“Most on the registry have restrictions on where they can live. It’s difficult to find housing when you can’t live within so many feet of parks, schools, and daycares. It’s almost impossible to find a place inside city limits where housing is cheapest and affordable, and for some on the registry there is nothing they can afford because they can’t find anyone to hire them. For sex offenders, jobs and housing go hand-in-hand–you can’t have one without the other.”
“When [employers] ask for a background check, I know what I’m in store for and I just give up.”
“My significant other was charged with second degree statutory rape and second-degree statutory sodomy. He was told that he’s not allowed to work anywhere that employs a minor, even if it’s during the hours when minors are not allowed to work by law, such as from 11 p.m. to 5:59 a.m. like McDonald’s, Taco Bell etc. My significant other was told by his probation officer in one state that he couldn’t have a job where the word “supervisor,” “manager,” “caregiver,” or “caretaker” were in the title, even if it was to do regular landscaping on an isolated ranch where there were no children or any people who could be considered vulnerable. My significant other also was told that he couldn’t obtain a job anywhere that sold liquor, including gas stations and convenience stores. In rural, isolated communities, most jobs involve some type of caretaking or are some kind of food establishment that serve alcohol. The only job he was able to apply for the in the town where we live and he was convicted was working as a trash collector, but [the collection company] stated that they don’t hire felons. He can’t leave the county even for a job search.”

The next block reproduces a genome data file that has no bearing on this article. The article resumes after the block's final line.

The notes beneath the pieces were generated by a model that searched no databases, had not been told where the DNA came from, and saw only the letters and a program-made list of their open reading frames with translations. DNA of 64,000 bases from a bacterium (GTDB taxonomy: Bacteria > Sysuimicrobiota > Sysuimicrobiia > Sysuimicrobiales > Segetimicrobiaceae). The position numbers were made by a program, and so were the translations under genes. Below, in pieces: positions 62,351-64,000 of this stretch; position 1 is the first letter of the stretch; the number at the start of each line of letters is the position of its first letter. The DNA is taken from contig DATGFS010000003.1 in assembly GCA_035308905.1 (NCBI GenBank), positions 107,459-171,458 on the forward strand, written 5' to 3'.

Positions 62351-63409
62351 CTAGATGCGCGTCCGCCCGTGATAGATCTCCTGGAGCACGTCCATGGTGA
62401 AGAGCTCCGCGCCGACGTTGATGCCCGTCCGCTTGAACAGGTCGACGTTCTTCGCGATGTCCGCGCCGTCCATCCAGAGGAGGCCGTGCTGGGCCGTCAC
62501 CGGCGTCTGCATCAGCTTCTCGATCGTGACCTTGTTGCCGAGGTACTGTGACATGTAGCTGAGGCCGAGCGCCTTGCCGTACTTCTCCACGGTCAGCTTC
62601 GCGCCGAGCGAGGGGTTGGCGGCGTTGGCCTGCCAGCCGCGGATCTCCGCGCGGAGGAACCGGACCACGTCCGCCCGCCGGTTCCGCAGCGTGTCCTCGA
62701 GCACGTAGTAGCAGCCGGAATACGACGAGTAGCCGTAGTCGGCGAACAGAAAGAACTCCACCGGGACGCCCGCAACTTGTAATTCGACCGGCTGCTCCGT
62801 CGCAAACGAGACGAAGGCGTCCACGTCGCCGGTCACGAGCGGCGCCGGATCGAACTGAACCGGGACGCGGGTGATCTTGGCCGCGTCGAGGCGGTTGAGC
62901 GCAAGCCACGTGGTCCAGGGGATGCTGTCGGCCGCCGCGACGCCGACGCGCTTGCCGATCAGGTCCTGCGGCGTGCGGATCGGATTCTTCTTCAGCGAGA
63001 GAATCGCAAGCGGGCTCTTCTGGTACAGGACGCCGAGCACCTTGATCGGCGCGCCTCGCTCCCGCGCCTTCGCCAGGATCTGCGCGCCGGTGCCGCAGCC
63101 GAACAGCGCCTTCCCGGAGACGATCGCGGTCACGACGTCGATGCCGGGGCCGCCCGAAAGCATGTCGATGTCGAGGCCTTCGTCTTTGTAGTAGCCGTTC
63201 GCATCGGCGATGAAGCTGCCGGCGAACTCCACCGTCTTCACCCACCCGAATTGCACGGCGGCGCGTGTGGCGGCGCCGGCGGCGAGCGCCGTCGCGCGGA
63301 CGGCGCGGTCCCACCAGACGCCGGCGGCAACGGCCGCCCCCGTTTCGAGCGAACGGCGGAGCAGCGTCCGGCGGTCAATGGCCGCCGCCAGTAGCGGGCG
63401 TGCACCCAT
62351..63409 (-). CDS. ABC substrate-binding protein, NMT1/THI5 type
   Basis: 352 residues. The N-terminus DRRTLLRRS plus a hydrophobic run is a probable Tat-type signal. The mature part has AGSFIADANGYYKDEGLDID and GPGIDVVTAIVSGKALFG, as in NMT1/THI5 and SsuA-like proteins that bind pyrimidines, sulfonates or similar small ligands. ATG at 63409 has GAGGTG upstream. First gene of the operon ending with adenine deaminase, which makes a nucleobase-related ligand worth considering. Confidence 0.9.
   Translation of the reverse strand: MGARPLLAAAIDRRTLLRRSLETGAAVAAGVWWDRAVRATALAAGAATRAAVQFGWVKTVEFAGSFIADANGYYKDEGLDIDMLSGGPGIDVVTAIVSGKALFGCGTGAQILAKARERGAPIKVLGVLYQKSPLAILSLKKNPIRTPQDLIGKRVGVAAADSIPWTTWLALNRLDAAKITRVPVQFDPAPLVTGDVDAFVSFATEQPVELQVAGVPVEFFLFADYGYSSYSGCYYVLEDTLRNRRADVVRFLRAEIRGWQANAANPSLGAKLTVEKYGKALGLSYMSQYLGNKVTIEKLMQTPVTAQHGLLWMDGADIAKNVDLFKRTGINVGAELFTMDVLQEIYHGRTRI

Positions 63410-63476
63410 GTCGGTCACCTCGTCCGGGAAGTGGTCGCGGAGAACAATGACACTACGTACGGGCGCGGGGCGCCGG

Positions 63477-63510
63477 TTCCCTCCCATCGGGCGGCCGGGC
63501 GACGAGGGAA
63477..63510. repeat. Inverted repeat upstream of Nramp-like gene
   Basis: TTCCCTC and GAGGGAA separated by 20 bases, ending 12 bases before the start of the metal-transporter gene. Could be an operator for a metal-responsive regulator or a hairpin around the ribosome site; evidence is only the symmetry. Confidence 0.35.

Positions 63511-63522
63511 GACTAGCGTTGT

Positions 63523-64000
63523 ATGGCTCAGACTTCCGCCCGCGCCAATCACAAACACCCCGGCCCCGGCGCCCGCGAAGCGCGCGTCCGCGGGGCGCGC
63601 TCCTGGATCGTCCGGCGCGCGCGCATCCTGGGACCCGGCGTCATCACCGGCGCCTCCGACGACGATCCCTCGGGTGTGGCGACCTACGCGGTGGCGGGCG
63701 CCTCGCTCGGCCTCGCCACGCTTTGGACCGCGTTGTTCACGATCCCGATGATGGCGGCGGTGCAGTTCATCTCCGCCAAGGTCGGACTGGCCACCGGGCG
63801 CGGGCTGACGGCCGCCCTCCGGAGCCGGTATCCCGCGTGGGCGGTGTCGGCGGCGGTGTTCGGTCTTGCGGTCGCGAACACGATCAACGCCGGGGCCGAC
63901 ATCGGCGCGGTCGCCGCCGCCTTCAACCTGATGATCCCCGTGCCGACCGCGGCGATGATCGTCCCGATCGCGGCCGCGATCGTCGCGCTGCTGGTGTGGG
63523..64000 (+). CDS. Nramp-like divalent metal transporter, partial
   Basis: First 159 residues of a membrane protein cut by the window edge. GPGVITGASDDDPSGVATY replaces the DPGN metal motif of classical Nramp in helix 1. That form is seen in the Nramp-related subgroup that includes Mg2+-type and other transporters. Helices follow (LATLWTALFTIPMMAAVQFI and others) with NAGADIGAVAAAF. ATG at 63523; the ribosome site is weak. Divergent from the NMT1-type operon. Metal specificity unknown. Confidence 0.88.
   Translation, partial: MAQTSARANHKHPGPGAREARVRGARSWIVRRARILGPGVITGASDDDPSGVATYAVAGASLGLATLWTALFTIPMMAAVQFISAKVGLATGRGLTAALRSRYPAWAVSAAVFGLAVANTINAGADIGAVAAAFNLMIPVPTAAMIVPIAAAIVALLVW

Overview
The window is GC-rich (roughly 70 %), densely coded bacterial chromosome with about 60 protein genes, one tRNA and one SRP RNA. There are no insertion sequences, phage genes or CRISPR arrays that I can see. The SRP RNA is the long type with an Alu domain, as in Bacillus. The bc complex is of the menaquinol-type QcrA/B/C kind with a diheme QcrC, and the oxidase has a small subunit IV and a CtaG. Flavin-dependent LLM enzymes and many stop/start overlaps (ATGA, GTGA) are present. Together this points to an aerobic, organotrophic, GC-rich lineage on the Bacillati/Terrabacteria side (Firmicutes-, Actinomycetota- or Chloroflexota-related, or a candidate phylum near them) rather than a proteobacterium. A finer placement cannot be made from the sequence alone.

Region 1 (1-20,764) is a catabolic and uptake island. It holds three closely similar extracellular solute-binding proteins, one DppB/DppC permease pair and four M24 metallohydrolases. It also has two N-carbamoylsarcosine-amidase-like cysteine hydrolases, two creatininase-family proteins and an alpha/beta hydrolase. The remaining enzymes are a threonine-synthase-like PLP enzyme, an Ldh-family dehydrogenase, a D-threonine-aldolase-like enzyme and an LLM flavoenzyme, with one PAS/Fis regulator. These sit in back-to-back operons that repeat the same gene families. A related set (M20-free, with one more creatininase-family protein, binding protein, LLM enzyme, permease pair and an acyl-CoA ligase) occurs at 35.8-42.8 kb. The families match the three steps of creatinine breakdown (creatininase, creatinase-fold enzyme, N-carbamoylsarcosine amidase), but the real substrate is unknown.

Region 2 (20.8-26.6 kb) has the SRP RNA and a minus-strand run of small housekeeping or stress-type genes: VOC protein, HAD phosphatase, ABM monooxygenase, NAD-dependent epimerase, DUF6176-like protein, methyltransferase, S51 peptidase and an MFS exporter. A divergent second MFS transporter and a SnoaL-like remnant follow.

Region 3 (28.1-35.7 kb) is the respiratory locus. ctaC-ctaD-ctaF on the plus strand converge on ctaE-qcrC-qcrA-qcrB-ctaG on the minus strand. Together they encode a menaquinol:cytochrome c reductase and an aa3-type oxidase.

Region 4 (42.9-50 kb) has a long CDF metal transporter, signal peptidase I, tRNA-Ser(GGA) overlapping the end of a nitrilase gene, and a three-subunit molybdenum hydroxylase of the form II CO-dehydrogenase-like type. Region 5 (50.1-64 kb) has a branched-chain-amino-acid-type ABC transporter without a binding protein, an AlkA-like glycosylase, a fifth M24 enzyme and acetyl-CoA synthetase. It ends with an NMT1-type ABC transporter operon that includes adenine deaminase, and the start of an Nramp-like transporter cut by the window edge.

“My son finally found employment, and after he had been there a few weeks someone called his boss and told him all about my son. Fortunately his boss didn’t fire him.”
One family member also talked about what motivates them to advocate for change: